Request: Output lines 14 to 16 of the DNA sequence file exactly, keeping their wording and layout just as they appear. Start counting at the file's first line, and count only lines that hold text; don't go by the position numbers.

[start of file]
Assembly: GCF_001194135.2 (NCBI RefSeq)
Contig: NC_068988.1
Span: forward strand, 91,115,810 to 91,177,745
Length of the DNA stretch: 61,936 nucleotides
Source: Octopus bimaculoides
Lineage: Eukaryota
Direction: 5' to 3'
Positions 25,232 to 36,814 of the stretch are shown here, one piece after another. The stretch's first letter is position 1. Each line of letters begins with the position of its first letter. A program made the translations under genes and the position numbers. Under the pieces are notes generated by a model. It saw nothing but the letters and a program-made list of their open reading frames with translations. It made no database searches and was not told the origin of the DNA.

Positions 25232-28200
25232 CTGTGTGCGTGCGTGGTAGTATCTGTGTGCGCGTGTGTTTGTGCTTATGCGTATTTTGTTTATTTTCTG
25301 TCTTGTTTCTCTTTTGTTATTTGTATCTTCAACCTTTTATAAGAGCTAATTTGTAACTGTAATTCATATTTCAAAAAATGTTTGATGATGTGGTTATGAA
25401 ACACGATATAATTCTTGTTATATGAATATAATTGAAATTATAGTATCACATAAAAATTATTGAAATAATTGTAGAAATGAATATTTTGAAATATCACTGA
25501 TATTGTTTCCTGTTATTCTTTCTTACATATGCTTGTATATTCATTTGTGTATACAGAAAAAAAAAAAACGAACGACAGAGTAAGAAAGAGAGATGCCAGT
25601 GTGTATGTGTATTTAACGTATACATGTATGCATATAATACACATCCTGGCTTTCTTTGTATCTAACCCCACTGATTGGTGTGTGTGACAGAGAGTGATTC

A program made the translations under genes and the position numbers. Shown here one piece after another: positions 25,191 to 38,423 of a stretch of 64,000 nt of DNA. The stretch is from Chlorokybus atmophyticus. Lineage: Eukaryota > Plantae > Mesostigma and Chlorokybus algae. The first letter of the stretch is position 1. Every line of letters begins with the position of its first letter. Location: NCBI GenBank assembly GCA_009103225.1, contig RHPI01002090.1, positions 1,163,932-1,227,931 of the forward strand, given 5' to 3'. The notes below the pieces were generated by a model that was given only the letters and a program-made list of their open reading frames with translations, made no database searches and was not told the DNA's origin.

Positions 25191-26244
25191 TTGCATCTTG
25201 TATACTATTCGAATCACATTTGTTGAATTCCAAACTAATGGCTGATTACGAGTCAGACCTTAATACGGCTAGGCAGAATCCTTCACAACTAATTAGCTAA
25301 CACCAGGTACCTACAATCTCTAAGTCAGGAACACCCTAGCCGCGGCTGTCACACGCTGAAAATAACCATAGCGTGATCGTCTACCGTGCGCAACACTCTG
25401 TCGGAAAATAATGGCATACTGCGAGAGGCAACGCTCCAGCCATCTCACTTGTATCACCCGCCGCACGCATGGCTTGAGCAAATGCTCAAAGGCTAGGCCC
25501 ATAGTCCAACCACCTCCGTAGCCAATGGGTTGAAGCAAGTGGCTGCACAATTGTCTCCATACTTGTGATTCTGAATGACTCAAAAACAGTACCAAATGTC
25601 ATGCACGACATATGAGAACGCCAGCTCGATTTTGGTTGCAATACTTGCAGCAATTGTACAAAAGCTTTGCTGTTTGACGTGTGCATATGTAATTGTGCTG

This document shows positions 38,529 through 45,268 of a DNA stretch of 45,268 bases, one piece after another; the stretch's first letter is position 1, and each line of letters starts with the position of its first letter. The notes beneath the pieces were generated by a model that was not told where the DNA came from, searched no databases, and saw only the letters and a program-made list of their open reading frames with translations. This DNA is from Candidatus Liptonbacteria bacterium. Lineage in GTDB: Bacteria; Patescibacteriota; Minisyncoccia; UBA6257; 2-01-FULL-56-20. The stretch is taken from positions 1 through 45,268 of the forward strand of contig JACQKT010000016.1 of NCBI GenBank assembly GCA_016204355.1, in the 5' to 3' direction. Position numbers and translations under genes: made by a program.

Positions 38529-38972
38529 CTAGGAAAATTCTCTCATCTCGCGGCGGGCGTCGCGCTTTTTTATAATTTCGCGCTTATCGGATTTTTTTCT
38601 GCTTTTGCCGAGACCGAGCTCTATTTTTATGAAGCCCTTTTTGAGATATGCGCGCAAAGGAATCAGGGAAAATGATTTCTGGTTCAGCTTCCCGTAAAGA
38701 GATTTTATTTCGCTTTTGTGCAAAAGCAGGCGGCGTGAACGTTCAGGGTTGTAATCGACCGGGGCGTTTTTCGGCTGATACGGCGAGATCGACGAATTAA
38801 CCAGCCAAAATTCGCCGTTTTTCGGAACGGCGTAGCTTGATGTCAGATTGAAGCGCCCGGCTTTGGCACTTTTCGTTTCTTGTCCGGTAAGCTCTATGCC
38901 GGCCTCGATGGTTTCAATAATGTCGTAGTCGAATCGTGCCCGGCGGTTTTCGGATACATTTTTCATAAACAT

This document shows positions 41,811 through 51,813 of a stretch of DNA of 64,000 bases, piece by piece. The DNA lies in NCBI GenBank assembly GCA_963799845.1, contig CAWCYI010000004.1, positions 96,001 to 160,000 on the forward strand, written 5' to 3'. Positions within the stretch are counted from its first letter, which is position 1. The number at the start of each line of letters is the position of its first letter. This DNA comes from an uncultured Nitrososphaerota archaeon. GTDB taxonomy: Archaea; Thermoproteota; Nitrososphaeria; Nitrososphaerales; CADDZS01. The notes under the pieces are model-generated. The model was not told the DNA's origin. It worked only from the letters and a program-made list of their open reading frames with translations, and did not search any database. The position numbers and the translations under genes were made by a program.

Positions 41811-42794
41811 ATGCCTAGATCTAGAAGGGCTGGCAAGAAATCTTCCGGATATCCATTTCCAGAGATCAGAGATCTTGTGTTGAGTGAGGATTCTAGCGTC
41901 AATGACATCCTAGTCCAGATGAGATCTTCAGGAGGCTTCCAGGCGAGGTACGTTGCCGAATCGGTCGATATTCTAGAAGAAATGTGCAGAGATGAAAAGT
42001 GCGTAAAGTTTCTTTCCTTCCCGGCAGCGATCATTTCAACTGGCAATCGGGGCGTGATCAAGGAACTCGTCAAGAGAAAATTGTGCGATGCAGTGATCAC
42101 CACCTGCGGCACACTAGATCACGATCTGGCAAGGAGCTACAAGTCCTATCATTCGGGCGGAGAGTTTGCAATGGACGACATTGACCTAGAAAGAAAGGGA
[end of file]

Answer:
25601 GTGTATGTGTATTTAACGTATACATGTATGCATATAATACACATCCTGGCTTTCTTTGTATCTAACCCCACTGATTGGTGTGTGTGACAGAGAGTGATTC

A program made the translations under genes and the position numbers. Shown here one piece after another: positions 25,191 to 38,423 of a stretch of 64,000 nt of DNA. The stretch is from Chlorokybus atmophyticus. Lineage: Eukaryota > Plantae > Mesostigma and Chlorokybus algae. The first letter of the stretch is position 1. Every line of letters begins with the position of its first letter. Location: NCBI GenBank assembly GCA_009103225.1, contig RHPI01002090.1, positions 1,163,932-1,227,931 of the forward strand, given 5' to 3'. The notes below the pieces were generated by a model that was given only the letters and a program-made list of their open reading frames with translations, made no database searches and was not told the DNA's origin.

Positions 25191-26244